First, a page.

Moving Towards Ministry

As a blog written by volunteers, the content here at Millennial Star will always reflect the interests of the writers (including guest bloggers). But as the Church moves towards ministry (rather than teaching), I thought it would be interesting to know what you, as an M* reader, like to see.

If there is content you particularly don’t value, please leave a comment to explain. Conversely, if there is content you uniquely rely on M* to provide, please comment to explain why you particularly value M* for that content.

A reminder that comments should follow generally accepted standards for good taste and decorum, exhibit respect for others, and relate to the topic at hand.

This entry was posted in General by Meg Stout. Bookmark the permalink.

About Meg Stout

Meg Stout has been an active member of the LDS church for decades. She lives in the DC area with her husband, Bryan, and several daughters. She is an engineer by vocation and a writer by avocation. Meg is the author of Reluctant Polygamist, laying out the possibility that Joseph taught the acceptability of plural marriage but may have privately defied the commandment for love of his wife, Emma.

7 thoughts on “Moving Towards Ministry

  1. The only content that I do not value is political commentary. I sincerely believe good can be found in all parties, as well as not-so-good, because we are all mortal.

    I don’t usually take the time to read interviews or podcasts, but know others that do value thos.

  2. I will have to say the opposite of Marivene with political commentary. Although it shouldn’t be a large part of postings, this is the very few places where conservative/libertarian Mormon viewpoints are expressed. Not writing those kinds of articles is to concede the other side who are not afraid and are more than willing to yell from the virtual rooftop. Often times in direct opposition to the LDS Church and its teachings. In fact, in today’s world it is unavoidable where the personal has become political and the political has become personal.

  3. It’s interesting to see the results. Alas, such polls are not scientific and folks are on their honor to not vote often.

    At this moment, the results are:

    Doctrinal Insights (highest, presumed to represent 100%)
    Scriptural insights (92%)
    Historical Insights (84%)
    Coverage of LDS-related news (74%)
    Reviews of books and movies (46%)
    Comments to posts (46%)
    Political commentary (32%)
    Previews of other feed (podcasts, interviews) 18%

  4. I’m with Marivene — whether pro-Trump or anti-Trump, I don’t want to read any of it here, since you’re asking. I also never listen to podcasts.

    I do appreciate this site’s kindness towards the Church of Jesus Christ of Latter-day Saints as an institution and to other Latter-day Saints as individuals.

    I don’t see it often, but I generally don’t like dogmatic expositions (“all Mormons…”) — I prefer individual testimonies (“I…”) — I don’t like for other Latter-day Saints to speak for me. I don’t share all the beliefs that some others espouse, seeing some of them as folklore rather than doctrine, especially in matters where God has been silent.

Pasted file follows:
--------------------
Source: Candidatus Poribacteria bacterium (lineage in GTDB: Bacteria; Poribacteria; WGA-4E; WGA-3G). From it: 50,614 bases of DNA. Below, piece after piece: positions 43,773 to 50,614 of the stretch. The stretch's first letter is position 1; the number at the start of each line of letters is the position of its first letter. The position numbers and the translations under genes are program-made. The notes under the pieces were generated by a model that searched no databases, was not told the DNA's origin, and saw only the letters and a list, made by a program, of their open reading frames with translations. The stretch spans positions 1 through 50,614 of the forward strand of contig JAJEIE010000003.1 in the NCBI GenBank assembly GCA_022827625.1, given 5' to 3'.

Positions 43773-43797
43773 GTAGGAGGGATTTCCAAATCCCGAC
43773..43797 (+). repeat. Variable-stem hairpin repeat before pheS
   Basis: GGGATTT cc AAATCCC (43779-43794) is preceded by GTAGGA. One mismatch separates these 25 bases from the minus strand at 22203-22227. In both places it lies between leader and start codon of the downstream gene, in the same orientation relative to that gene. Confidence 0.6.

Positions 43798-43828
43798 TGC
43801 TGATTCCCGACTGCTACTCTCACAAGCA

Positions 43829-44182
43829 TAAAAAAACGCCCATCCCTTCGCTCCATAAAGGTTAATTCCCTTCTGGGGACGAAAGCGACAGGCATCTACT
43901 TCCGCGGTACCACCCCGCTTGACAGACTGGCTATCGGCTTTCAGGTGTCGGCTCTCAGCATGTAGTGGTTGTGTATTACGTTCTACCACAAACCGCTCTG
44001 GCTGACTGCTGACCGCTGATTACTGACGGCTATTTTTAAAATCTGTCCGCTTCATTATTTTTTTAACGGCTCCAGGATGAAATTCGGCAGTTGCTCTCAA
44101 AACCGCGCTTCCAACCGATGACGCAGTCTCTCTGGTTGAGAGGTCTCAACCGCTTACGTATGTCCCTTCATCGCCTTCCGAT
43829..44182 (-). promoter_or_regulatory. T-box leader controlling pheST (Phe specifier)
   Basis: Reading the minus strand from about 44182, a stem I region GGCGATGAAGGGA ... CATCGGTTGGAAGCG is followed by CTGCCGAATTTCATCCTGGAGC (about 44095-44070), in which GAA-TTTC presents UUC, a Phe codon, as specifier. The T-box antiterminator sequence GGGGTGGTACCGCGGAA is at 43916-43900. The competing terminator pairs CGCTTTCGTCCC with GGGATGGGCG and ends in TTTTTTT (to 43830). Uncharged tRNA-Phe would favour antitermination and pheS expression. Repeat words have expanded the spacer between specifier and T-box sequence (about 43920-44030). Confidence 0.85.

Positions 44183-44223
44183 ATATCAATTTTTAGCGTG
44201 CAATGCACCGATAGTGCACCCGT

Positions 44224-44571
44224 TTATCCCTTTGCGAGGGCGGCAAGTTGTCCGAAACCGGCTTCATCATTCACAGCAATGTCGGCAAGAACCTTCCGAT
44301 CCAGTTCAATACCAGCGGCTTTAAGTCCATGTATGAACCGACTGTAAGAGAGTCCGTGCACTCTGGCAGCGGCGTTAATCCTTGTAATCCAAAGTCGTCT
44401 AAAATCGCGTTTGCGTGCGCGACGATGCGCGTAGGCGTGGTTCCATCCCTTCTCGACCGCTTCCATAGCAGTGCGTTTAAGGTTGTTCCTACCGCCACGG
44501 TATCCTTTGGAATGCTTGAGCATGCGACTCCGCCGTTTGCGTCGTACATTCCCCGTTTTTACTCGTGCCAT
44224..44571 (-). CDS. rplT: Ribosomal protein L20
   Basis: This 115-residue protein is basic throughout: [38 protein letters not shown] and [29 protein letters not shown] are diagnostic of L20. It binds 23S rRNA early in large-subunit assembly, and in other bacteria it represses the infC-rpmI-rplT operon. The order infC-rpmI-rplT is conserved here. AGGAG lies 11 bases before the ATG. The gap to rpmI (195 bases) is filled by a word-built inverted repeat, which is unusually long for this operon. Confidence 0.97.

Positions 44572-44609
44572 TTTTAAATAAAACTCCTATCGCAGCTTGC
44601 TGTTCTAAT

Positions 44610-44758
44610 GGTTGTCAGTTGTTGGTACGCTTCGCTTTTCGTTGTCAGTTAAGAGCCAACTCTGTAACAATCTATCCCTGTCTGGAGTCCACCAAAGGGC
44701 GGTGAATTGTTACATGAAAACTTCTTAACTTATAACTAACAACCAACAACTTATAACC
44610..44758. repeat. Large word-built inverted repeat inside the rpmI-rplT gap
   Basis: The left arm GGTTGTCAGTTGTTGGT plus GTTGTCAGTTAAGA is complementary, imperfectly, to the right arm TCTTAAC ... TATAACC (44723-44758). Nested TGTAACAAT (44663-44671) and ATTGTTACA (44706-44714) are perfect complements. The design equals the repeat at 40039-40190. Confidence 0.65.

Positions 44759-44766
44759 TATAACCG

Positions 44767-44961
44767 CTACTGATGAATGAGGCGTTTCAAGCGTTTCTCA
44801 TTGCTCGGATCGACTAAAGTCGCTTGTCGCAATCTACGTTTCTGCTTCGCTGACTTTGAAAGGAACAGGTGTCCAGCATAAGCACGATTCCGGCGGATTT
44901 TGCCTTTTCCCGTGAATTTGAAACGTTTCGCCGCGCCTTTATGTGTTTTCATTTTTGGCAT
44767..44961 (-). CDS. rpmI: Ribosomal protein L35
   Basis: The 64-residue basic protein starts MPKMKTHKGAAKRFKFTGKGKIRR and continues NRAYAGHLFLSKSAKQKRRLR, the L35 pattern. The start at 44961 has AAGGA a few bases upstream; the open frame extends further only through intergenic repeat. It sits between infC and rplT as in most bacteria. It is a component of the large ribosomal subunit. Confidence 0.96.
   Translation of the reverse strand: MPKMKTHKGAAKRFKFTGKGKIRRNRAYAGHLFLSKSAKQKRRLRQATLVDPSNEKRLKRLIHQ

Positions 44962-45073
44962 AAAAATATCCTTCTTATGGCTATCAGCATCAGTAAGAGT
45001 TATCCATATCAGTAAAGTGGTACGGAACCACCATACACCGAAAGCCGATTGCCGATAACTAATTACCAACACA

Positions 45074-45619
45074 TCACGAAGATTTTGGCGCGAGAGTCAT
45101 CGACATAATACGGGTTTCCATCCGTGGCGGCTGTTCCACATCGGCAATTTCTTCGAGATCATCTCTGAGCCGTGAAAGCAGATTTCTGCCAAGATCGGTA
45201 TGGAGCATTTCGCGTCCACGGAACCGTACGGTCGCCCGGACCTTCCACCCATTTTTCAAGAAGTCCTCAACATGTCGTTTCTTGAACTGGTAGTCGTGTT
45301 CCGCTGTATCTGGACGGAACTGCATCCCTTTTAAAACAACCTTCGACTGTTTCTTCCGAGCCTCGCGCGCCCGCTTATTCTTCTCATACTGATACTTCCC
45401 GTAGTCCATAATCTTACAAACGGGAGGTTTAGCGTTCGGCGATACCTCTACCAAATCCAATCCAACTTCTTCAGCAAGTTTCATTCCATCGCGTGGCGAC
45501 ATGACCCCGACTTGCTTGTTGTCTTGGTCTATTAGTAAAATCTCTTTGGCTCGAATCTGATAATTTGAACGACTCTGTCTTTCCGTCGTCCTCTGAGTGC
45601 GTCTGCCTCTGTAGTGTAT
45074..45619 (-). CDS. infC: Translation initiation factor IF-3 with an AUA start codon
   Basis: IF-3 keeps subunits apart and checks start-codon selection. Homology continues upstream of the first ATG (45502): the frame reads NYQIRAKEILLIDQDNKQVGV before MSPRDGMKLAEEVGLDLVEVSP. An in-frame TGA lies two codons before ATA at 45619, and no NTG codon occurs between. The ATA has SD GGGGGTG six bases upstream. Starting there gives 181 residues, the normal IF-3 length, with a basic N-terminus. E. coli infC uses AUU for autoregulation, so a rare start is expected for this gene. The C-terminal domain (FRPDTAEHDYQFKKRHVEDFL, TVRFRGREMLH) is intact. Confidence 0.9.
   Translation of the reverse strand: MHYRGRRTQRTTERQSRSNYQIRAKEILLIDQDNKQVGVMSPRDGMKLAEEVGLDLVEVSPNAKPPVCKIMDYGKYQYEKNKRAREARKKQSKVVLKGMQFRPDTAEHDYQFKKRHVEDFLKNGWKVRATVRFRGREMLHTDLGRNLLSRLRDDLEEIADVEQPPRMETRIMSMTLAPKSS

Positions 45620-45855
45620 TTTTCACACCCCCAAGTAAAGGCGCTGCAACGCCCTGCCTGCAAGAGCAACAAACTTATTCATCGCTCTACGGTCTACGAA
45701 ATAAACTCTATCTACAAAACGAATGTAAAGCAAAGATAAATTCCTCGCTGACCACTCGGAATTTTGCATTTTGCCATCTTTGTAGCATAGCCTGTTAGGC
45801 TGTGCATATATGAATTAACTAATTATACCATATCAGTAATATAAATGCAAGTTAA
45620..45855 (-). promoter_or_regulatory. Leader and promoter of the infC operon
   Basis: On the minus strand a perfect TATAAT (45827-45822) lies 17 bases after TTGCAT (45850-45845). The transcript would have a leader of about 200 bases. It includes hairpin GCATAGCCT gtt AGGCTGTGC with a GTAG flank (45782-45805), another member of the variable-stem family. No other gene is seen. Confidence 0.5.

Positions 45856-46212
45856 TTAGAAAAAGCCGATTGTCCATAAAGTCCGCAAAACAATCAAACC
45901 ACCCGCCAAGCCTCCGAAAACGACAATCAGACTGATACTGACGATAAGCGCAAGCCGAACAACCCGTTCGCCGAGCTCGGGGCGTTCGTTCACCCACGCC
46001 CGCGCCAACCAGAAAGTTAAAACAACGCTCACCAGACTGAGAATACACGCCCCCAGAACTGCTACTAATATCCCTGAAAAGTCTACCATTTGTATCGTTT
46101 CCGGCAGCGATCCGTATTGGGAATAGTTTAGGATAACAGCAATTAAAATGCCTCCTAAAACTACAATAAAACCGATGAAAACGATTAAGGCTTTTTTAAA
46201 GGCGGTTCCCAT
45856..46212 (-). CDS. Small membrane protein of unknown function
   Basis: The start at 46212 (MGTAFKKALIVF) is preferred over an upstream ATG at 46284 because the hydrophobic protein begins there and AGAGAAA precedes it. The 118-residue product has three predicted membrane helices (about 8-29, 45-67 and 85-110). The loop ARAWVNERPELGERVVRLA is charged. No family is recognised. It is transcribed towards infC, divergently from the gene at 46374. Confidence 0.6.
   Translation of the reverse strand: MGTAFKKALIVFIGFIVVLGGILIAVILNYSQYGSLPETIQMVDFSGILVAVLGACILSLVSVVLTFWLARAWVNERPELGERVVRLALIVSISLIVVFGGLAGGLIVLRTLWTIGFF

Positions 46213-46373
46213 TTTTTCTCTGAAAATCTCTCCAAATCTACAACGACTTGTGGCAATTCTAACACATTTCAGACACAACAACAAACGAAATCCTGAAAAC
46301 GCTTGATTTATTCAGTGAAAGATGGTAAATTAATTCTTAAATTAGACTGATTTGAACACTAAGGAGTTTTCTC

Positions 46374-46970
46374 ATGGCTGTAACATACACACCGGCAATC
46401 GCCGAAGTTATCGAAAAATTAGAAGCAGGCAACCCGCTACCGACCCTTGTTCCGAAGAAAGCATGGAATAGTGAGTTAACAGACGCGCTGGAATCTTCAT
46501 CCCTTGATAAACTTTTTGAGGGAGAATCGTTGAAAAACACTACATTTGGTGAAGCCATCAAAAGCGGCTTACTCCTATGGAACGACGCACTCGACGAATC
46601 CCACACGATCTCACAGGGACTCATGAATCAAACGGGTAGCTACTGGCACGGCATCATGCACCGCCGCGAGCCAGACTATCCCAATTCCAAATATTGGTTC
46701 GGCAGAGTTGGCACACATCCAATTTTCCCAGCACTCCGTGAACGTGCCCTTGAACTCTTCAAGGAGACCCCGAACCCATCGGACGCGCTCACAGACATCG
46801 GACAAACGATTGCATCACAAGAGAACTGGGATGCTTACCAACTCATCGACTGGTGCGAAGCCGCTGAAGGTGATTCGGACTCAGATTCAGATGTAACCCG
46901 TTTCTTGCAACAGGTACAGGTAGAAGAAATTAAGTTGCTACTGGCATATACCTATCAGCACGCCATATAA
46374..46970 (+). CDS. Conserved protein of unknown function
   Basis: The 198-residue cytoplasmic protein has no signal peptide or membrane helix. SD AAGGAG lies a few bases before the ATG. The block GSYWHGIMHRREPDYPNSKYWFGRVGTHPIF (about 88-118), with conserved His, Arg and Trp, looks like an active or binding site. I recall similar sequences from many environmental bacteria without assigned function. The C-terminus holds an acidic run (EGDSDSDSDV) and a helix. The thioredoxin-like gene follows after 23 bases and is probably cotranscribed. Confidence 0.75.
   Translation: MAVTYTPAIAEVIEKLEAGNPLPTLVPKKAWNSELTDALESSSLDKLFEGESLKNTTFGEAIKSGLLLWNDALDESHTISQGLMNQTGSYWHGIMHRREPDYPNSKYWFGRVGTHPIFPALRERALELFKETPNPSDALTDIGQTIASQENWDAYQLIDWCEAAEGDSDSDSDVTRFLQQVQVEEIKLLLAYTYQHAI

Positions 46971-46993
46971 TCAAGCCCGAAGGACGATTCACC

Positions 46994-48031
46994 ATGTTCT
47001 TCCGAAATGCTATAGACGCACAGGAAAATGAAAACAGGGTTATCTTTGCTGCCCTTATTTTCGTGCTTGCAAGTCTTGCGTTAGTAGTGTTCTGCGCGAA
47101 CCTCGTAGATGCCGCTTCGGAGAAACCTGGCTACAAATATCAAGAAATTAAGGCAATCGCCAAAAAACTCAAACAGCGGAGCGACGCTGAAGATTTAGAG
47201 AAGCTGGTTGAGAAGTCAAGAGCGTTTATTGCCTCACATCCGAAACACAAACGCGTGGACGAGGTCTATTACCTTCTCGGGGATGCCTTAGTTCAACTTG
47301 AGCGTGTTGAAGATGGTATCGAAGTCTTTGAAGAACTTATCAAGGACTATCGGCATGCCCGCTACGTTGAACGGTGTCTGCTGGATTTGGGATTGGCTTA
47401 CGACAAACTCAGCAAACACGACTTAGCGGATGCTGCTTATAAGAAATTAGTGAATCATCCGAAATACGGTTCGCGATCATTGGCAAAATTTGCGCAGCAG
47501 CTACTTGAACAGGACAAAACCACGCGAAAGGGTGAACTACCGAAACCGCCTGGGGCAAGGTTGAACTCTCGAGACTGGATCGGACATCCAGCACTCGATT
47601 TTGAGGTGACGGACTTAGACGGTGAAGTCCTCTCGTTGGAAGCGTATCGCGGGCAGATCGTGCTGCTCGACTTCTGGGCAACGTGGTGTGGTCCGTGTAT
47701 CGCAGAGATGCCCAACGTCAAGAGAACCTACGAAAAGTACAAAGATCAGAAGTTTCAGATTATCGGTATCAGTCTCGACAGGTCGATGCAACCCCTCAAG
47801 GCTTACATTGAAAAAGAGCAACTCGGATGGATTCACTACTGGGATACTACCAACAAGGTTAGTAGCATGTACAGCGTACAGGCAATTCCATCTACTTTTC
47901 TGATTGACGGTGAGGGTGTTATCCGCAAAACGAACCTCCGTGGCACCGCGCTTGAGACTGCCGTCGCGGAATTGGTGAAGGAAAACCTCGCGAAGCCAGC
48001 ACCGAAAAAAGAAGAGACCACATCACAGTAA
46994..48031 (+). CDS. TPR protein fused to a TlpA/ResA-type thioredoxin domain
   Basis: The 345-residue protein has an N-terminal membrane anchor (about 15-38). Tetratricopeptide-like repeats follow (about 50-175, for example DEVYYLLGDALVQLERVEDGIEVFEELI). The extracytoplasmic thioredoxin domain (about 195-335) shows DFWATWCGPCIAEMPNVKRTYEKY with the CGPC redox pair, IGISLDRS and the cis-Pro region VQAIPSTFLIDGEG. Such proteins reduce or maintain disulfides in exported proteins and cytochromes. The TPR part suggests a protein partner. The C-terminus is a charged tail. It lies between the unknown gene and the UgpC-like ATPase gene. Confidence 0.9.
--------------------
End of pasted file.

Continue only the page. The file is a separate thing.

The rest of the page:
Thank you!

  5. I do appreciate some conservative political commentary from time to time, but mainly I’m after useful and uplifting reading. I especially like family history-related stories and apologetics.

  6. As an occasional reader of M*, I dodn’t feel particularly inclined to try and influence your direction. I read when there is an item of interest to me.

    Many of you will recognize me as an “unrepentant liberal,” as I describe myself, from other places in the bloggernacle. While I usually don’t agree with the political commentary here, I find it instructive to read and try to understand the libertarian and conservative viewpoint. I find here the same issue that I frequently find at more liberal blogs, which is to cast aspersions as to the worthiness and motivations of those with opposing views. That is counterproductive. Just as we seem to be descending into tribalism and hardening of opinions on a national political level, I fear that those same elements are entering into our church communities.

    I don’t agree with most of the political views here. But please allow that those of us with different views are also trying to do the best that we can with what we think and feel is right. There is a great quote that unfortunately I do not have access to at work regarding politics and the church. It goes something like this:

    “To tie the church to any political party or institution that has within it the seeds of its own destruction is to deny the eventual triumph of the Gospel of Jesus Christ which is for all men and women of every dispensation, regardless of their views.”

    I have not remembered the quote well, and the source also eludes me at present. Somewhere in the back of my mind, I am thinking it might have been Lowell Bennion, but that is only a guess. If I can find the actual quote and source, I will share it later. My point, I guess, is that if we don’t have some dialogue, we will never be able to be fully humble and able to fully accept the gift of the atonement. So keep writing from your perspective, and i will continue to read from time to time. Just don’t make assumptions about my own journey towards eternity, and I will resist doing the same about you.

Leave a Reply

Your email address will not be published. Required fields are marked *